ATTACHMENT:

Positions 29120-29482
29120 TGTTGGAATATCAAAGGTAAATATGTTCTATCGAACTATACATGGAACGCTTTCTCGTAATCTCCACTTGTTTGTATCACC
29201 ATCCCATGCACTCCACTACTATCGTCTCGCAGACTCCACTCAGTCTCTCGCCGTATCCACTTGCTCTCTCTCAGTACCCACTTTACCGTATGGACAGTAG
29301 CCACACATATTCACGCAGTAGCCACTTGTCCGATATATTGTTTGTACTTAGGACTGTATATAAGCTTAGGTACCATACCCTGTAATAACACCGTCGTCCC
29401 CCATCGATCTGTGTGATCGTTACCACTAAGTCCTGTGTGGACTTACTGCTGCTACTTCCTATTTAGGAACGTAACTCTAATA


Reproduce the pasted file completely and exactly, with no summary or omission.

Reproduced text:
Positions 29120-29482
29120 TGTTGGAATATCAAAGGTAAATATGTTCTATCGAACTATACATGGAACGCTTTCTCGTAATCTCCACTTGTTTGTATCACC
29201 ATCCCATGCACTCCACTACTATCGTCTCGCAGACTCCACTCAGTCTCTCGCCGTATCCACTTGCTCTCTCTCAGTACCCACTTTACCGTATGGACAGTAG
29301 CCACACATATTCACGCAGTAGCCACTTGTCCGATATATTGTTTGTACTTAGGACTGTATATAAGCTTAGGTACCATACCCTGTAATAACACCGTCGTCCC
29401 CCATCGATCTGTGTGATCGTTACCACTAAGTCCTGTGTGGACTTACTGCTGCTACTTCCTATTTAGGAACGTAACTCTAATA